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  #11  
Old 9th April 2021, 02:05 PM
Terry S Terry S is offline
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Quote:
Originally Posted by Martin Aislabie View Post
Look at what sort of material your bottles are made of before you try boiling water.

HDPE bottles (No2) might be OK - it depends on what grade of HDPE the bottles were made from.

Martin
I only read your message this morning Martin, after pouring boiling water down a funnel into one of the bottles last night. The bottle survived the ordeal and just checking it has a number 2 on the bottom of it. No less sulphur though.

Quote:
Originally Posted by Uwe Pilz View Post
I would use / have used such fixer only for paper and only if sulphur amount is not too large.
Thanks Uwe. I think I will discard the two bottles and the relatively small amount of fixer left and as said get some new glass ones.

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Originally Posted by Svend View Post
Terry,

A quick web search turned up this little bit of info:

"Sulfur, particularly in its S8 form, is insoluble in water but dissolves in carbon disulfide, anhydrous liquid ammonia and methylene iodide. It is moderately soluble in...acetone, its solubility increasing with temperature."

But I suppose it can't hurt to go to the cleaning section of your local supermarket and get a cheap bottle of ammonia and try it for a few days.
I've just put some acetone into the bottle and will leave it to soak overnight. Using acetone is bad enough, but I can't imagine what might happen if I try to raise the temperature of it, so it'll be room temperature acetone for this. No sign of immediate removal.

As for the ammonia, I think that I will give that a miss, as the smell of acetone is bad enough, but I really can't stand the smell of ammonia!

Quote:
Originally Posted by billcowan View Post
I use old dish scrubbers...a 3M scotch-brite scouring pad.
A novel idea bill, but one bottle has it at the top of the bottle, with that area being on a slant, so scouring pad and chopstick wouldn't be able to reach the area.

Thanks as always for your suggestions everyone and if I ever discover an easy way to remove it, I'll report back.

Terry S
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  #12  
Old 9th April 2021, 03:43 PM
John King John King is offline
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Default Dissolving sulphur

I think you may have a problem!

I searched on the web for 'dissolving photographic chemical sulphur' and the reply was as follows (Copied and pasted.)

Sulfur (sometimes still spelled "sulphur") is notoriously difficult to dissolve due to its nonpolar nature; even water, the "universal solvent," is not capable of dissolving sulfur. While some nonpolar solvents like toluene can partially dissolve it, the most effective chemical for dissolving sulfur is carbon disulfide. While the actual dissolving process is simple, carbon disulfide is extremely hazardous due to its flammable and chemical toxicity, and extreme care must be exercised when using it.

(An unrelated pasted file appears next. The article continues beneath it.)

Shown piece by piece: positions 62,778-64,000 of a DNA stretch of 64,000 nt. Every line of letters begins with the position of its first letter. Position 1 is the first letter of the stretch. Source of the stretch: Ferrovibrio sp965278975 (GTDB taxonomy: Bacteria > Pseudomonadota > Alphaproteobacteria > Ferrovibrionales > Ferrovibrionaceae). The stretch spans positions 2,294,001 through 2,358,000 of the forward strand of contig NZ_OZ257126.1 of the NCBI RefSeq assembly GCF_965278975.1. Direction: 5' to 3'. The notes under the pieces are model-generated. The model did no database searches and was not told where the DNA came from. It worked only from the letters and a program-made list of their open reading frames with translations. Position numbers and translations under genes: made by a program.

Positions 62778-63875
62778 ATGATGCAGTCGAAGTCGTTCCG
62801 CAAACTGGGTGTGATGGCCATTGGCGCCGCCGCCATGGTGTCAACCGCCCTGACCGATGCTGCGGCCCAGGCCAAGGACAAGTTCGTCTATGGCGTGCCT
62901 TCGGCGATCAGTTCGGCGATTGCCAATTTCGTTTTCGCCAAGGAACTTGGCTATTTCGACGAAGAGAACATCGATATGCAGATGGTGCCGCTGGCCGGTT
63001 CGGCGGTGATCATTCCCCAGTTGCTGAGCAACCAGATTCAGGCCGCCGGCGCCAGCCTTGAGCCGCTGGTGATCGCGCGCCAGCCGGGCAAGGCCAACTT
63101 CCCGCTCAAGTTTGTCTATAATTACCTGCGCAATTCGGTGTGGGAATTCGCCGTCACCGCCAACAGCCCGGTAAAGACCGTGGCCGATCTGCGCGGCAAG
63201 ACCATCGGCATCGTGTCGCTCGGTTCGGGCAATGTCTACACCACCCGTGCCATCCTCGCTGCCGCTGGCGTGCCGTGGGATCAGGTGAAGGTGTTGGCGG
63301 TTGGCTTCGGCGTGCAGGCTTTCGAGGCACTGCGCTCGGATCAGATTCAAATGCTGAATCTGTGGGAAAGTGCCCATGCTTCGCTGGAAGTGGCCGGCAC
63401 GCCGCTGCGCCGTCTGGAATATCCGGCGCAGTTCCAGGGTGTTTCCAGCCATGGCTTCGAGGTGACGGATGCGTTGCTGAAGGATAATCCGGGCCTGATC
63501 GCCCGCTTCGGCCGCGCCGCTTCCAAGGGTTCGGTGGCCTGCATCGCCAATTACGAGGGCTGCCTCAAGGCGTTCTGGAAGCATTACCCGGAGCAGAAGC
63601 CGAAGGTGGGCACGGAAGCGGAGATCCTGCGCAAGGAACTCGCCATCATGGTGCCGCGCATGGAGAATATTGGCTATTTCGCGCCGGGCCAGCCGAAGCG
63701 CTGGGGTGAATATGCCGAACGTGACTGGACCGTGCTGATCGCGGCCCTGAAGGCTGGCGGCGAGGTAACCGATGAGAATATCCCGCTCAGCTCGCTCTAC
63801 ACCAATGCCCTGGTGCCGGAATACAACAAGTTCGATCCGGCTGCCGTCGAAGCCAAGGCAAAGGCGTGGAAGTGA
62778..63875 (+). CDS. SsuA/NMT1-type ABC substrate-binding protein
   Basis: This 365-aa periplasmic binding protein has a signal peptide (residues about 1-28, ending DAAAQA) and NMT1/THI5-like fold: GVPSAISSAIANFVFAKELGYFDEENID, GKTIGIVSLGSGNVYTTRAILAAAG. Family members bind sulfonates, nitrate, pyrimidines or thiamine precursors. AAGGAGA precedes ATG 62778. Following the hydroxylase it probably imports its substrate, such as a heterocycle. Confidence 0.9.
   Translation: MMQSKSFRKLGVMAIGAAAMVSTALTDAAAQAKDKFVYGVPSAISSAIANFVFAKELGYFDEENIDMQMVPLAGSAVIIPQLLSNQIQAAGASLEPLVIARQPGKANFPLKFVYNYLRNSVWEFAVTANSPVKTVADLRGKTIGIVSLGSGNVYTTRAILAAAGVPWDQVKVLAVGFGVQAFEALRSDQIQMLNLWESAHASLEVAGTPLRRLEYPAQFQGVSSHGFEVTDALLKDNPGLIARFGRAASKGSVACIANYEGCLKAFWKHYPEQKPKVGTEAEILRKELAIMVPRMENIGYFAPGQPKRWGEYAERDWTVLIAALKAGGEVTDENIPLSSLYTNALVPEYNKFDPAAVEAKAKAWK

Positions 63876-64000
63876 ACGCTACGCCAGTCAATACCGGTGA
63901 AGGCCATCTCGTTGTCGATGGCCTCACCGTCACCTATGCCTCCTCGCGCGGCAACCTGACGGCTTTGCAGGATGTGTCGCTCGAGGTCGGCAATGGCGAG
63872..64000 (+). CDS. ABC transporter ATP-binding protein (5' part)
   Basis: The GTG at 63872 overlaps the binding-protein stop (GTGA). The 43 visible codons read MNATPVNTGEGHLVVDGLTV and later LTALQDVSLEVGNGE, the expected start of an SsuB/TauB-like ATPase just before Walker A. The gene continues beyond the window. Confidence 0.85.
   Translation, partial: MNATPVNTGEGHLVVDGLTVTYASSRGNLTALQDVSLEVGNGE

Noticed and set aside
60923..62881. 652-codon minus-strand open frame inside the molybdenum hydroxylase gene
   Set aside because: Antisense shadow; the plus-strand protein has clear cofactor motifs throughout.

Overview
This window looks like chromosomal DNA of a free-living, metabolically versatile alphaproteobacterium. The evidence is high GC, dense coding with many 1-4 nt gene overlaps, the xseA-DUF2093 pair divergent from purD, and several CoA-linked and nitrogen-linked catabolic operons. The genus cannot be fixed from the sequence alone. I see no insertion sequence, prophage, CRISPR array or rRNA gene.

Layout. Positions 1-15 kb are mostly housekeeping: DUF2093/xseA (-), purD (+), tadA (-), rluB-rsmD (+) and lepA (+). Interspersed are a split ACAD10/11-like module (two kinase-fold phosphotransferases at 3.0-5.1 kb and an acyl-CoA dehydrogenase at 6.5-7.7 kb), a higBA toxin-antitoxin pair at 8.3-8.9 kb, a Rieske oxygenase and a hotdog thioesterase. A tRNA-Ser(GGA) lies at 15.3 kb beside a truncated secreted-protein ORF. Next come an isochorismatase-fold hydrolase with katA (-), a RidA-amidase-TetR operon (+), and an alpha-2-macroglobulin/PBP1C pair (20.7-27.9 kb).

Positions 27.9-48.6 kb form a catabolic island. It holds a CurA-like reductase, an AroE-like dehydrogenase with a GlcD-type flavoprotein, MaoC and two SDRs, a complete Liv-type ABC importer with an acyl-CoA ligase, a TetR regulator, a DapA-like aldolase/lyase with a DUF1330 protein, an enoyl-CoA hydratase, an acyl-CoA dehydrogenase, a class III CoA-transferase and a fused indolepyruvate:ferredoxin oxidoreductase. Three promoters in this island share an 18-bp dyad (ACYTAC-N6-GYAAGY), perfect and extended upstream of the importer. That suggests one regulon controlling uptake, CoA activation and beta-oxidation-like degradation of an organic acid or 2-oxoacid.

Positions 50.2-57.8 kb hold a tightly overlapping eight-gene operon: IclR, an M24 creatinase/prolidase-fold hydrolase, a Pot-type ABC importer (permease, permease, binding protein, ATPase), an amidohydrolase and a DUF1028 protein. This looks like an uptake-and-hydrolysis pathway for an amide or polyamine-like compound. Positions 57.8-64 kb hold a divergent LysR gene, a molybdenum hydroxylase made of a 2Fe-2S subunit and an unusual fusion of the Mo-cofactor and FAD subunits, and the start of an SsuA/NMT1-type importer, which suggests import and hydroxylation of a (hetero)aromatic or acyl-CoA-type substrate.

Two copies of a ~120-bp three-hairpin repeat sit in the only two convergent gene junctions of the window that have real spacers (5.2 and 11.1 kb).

Ensure that your laboratory space is completely free of flame and extreme heat sources. Turn off any hot plates or burners, and check for any exposed hot surfaces (such as steam pipes); if the surfaces cannot be unheated for a controlled and significant period of time, then you must choose another laboratory space to work in.

Put on a splash apron, gloves, and safety goggles. Place a borosilicate beaker under a fume hood and turn it on. Place the sulfur sample inside the beaker.
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  #13  
Old 9th April 2021, 06:03 PM
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billcowan billcowan is offline
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Quote:
Originally Posted by Terry S View Post
A novel idea bill, but one bottle has it at the top of the bottle, with that area being on a slant, so scouring pad and chopstick wouldn't be able to reach the area.
Terry S
Yes, opening size dependent that is what your baby finger is for; or a curved forcep.
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  #14  
Old 10th April 2021, 06:59 AM
Stocky Stocky is offline
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I have read that sodium thiosulphate is made by dissolving sulphur in concentrated sodium sulphite solutions with heat. That might work, but the heat might have to be prolonged, so it seems too difficult.

But maybe it's not worth the trouble. Replacing the bottles might be the way to go.
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